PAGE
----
After decades of near silence in the face of relentless controversy, Ovitz finally tells his whole story in this memoir, with remarkable candor and insight. If you’re going to read just one book about how show business really works, this is the one.
As Michael Ovitz reached his breaking point at the all-powerful talent agency C.A.A., which he had run like a warlord since cofounding it in 1975, he did the unthinkable: He insulted a superstar. It was 1995. Barbra Streisand was on the phone, complaining at length about sexism and unequal pay for women in Hollywood, when Ovitz blew a fuse. 'Barbra,' he said, 'you know my 15-year-old son? All he and his friends think about is girls, but you’re no longer on their list.' ... Ovitz is in his 70s, and claims that he’s trying to make peace with his rivals and amends for his terrible reputation. He’s written this book hoping to accomplish that, but the memoir defines him better than he might like. Who is Michael Ovitz? A killer turned would-be sage. A visionary who won’t look inward. A guy who can’t get over who he used to be.
Few careers in the entertainment business have been as tumultuous as that of former Hollywood super agent Michael Ovitz. After co-founding Creative Artists Agency in 1975, a powerhouse that represented the likes of Robert De Niro, Bill Murray and Paul Newman, Mr. Ovitz built a reputation as one of the most powerful and ruthless men in Hollywood. He left CAA in 1995 to join Disney , expecting one day to run the company. Instead he was fired 14 months later. Industry executives excoriated him in the press. 'He created a lot of enemies,' a 'Hollywood power' told Fortune ... More than two decades after his ouster, Mr. Ovitz, now 71, is telling his story in a new memoir, 'Who is Michael Ovitz?'.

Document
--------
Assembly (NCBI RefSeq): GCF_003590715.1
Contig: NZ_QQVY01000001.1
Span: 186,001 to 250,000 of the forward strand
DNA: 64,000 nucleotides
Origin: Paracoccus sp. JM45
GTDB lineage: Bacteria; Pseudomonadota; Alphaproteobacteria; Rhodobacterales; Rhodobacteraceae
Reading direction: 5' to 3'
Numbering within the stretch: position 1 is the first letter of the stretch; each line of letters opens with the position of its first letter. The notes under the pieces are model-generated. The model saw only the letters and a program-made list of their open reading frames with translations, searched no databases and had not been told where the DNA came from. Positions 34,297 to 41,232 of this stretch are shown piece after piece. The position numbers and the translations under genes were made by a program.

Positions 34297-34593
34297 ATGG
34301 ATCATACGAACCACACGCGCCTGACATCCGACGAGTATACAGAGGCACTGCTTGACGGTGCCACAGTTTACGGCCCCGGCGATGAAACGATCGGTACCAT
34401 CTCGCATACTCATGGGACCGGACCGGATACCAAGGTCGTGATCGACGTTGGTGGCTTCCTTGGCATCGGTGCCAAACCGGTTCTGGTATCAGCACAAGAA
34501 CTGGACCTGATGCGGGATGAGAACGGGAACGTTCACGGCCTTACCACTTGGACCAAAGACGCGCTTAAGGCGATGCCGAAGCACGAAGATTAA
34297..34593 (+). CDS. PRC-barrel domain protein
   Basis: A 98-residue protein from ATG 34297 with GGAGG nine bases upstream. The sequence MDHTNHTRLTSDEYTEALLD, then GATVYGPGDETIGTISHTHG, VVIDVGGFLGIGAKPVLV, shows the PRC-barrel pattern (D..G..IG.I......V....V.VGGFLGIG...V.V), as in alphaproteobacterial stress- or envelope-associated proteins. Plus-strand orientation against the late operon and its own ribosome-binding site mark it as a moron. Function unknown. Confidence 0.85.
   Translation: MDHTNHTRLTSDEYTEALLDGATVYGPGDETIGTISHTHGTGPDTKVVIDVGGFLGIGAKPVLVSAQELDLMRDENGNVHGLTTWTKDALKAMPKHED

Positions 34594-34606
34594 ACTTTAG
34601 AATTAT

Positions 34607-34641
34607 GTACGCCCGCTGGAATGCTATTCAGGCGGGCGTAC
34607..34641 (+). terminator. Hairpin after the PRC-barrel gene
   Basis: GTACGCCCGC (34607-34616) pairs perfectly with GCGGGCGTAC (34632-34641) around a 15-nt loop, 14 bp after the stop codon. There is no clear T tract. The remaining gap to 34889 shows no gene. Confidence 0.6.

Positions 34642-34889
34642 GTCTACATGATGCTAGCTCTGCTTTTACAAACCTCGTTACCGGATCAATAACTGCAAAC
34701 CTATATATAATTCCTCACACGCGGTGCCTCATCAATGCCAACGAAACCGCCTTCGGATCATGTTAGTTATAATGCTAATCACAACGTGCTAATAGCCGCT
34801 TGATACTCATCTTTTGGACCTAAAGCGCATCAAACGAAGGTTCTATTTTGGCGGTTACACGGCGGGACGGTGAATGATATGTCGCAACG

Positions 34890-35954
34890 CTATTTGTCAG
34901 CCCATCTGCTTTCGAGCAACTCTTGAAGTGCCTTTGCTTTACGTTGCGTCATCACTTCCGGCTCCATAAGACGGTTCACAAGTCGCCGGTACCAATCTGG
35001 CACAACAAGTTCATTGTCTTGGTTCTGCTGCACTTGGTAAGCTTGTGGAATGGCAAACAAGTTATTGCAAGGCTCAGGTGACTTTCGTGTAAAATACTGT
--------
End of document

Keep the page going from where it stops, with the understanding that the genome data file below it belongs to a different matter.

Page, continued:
Michael Ovitz answers these questions [about his celebrity clients] and more with flair and no false modesty ... this book is delicious, and, yes, a bit malicious, as it settles scores. The writing engages and amuses throughout, even the sideswipes.